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An Introduction to IAST

Jul 13, 2017 By Arden Rubens

As organizations modernize and innovate their technologies and flows, traditional Dynamic Application Security Testing (DAST) is being considered a big setback for one big reason: time. With DAST, scanning for vulnerabilities takes time, special skills and maintenance. Therefore, with the rapid pace of CI/CD, it’s becoming more of a challenge to implement DAST. While automation and fast turnarounds are mandatory for a successful application security program in modern development environments, DAST cannot align with these requirements.

 

 

Looking at the future of application security testing, which solution comes to mind? For many InfoSec experts, the answer is Interactive Application Security Testing (IAST) – considered to be the future of dynamic application security testing. So, let’s get down to the basics – what is IAST?

 

 

Active and Passive IAST

To start, it’s a technology traditionally split into two different methodologies: active IAST and passive IAST –  though the words ‘active’ and ‘passive’ don’t precisely describe what these two methodologies do.

 

Both active and passive IAST rely on an agent instrumented within the application itself during the testing stages of the SDLC. However, the differences between the two methodologies are significant in terms of the technology itself, in addition to how well they fit into fast paced development landscapes.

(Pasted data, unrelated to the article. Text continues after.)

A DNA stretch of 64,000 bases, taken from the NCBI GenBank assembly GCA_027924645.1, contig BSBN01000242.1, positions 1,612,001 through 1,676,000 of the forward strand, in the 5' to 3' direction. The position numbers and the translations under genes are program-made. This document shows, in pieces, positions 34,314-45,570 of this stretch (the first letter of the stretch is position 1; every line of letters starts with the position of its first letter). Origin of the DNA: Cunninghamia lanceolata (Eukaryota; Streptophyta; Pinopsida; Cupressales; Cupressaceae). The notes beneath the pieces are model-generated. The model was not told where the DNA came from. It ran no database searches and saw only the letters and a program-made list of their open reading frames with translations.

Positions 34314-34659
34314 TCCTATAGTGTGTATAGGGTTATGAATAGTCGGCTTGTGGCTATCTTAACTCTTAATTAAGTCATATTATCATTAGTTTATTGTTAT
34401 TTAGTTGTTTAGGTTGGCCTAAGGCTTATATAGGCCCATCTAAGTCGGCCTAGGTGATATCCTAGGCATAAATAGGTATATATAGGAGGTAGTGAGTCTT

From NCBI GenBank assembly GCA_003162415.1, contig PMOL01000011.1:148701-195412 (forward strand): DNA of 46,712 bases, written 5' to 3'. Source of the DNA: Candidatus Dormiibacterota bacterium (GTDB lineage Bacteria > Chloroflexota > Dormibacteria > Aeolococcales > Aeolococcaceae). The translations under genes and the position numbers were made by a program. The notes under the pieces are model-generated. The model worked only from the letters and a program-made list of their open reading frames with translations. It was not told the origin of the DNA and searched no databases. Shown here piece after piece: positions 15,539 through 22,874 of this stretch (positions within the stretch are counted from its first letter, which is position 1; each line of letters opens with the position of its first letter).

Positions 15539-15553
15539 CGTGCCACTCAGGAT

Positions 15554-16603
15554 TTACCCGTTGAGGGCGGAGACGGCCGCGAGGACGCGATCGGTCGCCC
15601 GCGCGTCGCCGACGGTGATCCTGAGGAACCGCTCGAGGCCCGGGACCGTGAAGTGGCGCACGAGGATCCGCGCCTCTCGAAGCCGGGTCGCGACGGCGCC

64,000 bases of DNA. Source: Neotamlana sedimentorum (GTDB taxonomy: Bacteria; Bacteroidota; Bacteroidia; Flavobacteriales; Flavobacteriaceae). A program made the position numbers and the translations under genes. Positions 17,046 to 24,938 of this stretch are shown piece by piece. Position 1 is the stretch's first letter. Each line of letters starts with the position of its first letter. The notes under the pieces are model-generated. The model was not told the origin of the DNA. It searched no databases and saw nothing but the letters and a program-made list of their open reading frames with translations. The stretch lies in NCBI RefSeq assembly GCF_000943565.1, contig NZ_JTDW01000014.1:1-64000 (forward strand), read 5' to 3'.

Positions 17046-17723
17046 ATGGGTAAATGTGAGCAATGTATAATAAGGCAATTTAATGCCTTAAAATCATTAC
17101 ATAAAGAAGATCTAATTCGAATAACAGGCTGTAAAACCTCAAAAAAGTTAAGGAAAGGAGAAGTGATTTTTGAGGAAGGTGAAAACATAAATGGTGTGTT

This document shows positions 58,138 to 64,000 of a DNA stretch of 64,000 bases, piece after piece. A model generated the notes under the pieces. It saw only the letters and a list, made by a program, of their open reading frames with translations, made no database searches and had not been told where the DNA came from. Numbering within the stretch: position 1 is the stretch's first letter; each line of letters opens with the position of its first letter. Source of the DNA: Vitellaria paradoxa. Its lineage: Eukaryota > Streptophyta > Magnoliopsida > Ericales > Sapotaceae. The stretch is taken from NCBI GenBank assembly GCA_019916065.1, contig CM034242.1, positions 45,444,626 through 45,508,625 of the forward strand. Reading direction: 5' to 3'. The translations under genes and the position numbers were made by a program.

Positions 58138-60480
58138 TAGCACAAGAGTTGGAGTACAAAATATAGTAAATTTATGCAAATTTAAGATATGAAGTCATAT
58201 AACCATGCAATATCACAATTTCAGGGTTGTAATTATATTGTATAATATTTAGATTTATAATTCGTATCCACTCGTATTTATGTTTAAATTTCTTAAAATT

Active IAST (Induced IAST)

The term ‘Induced IAST’ is more descriptive, in my opinion, as its detection capabilities are based on an external source which triggers the agent instrumented within the application. Induced IAST would require a DAST tool for activation. Simply put, Induced IAST completes just what DAST misses. For example, non-reflective attacks left unseen and undetected by DAST will be detected by an induced IAST due to that it handles the reflection and communicates with DAST whether the test-attack was successful or not. Therefore, for organizations working in fast paced environments, Induced IAST is not capable of delivering fast turnarounds or full automation, because it is very dependent on the DAST cycle to be triggered.

 

Passive IAST (Self Induced IAST)

Passive IAST also uses an agent instrumented in the tested application, however, the agent is independent and monitors and analyzes code passively while the application is in runtime, seeking vulnerabilities by scanning the running code. As passive IAST does not “attack” the application, this methodology will not affect other security testing activities running at the same time. Passive IAST works with your existing automation processes, meaning that any testing automation implemented is leveraged to detect security issues. This is also the methodology which goes hand in hand with modern DevOps and CI/CD development processes, as it works in parallel with the existing test automation and provides immediate results.

 

How IAST fits into the CI/CD environment